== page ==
Every four months, administrators and teachers from our five Ugandan partner schools meet over lunch to share the progress they are making toward the “SMART goals” each school has identified for the year. A SMART goal is defined by the following acronym: Specific, Measurable, Attainable, Relevant and Time-bound.
During a recent meeting, one of the head teachers exclaimed, “When you have a mountain of problems, you don’t know where to begin. But if you pick one problem, one goal at a time, you can make progress!”
During the initial phases of One School partnership, each one of our partner schools had a mountain of problems: poor to non-existent infrastructure, unskilled administrative staff, inadequate classroom space, lack of educational materials, poorly trained teachers, no running water, no electricity, little parent involvement, inadequate security, poor sanitation and no lunch for students and staff. How in the world can so many problems be solved? The situation seemed overwhelming.
The process of creating a five year plan organized the problems into manageable, discreet projects spanning the years. And the process of meeting with peers who were struggling with the same challenges gave each one of these stakeholders hope and energy to keep trying. For instance, the head teacher at Kassanda Boarding Secondary shared that one of their smart goals was for teachers to complete their lesson plans at the start of the term. They accomplished that! This small success was joyful and energizing. The teachers from the other schools wanted to emulate them: “We can complete OUR lesson plans by the start of the term too. If they can do it, we can too!”
Valuable sharing happens at these meetings. For instance, the Ugandan government health department has a free program to administer deworming pills to school children three times a year. Deworming has been proven to be an immensely successful and cost effective intervention to improve children’s health, nutrition and ability to learn. The topic of deworming came up, and soon it became clear that not one of these schools had received visits from the government health official. Representatives were chosen from each school to visit the local government health office together to request regular deworming treatments. Hussein Tadesse, the One School program manager, plans to come along on that visit to provide silent support.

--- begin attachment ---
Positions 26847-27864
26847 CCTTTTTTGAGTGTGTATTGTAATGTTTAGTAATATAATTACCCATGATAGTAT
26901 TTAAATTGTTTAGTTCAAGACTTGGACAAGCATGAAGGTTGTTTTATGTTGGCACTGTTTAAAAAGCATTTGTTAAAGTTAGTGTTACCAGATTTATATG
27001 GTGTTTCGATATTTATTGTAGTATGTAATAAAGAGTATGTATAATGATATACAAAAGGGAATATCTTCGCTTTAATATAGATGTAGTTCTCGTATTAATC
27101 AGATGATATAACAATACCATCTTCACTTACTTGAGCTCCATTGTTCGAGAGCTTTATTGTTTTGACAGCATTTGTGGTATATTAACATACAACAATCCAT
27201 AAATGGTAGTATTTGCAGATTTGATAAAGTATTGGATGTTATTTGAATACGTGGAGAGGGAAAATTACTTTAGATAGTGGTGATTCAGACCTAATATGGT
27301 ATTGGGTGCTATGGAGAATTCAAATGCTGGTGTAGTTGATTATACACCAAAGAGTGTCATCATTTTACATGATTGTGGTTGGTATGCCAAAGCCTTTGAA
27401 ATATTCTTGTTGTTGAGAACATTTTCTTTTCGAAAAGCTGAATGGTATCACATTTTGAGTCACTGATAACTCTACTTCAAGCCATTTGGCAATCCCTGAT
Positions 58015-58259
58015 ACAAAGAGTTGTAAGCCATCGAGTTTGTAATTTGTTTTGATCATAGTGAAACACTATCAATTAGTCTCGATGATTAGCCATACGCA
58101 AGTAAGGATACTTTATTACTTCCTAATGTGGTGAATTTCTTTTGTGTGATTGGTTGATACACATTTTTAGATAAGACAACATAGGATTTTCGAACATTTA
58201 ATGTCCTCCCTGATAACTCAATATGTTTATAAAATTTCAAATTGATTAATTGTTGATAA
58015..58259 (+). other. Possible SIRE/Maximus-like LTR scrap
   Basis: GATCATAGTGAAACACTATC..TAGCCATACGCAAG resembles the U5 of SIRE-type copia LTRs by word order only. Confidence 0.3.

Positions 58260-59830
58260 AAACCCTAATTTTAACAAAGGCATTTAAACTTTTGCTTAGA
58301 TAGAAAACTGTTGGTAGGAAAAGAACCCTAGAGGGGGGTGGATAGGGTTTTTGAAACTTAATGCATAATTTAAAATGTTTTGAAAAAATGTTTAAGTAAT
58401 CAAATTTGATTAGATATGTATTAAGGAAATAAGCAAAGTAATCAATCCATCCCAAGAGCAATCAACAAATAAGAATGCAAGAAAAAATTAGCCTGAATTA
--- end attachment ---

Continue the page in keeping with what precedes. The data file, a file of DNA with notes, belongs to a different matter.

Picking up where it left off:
The owner of our first partner school had some good advice for the schools newer to One School at a Time partnership: “Don’t think that One School is going to do everything for you. They will kick start you but you have to do your own work. One School did not give us the fish but they taught us how to catch the fish.”
These teachers and staff look forward to these productive get-togethers and have started to schedule and lead the meetings whether or not a One School at a Time representative can attend. This is an encouraging sign that partner schools are in charge of their own destinies and are ready to solve their own problems.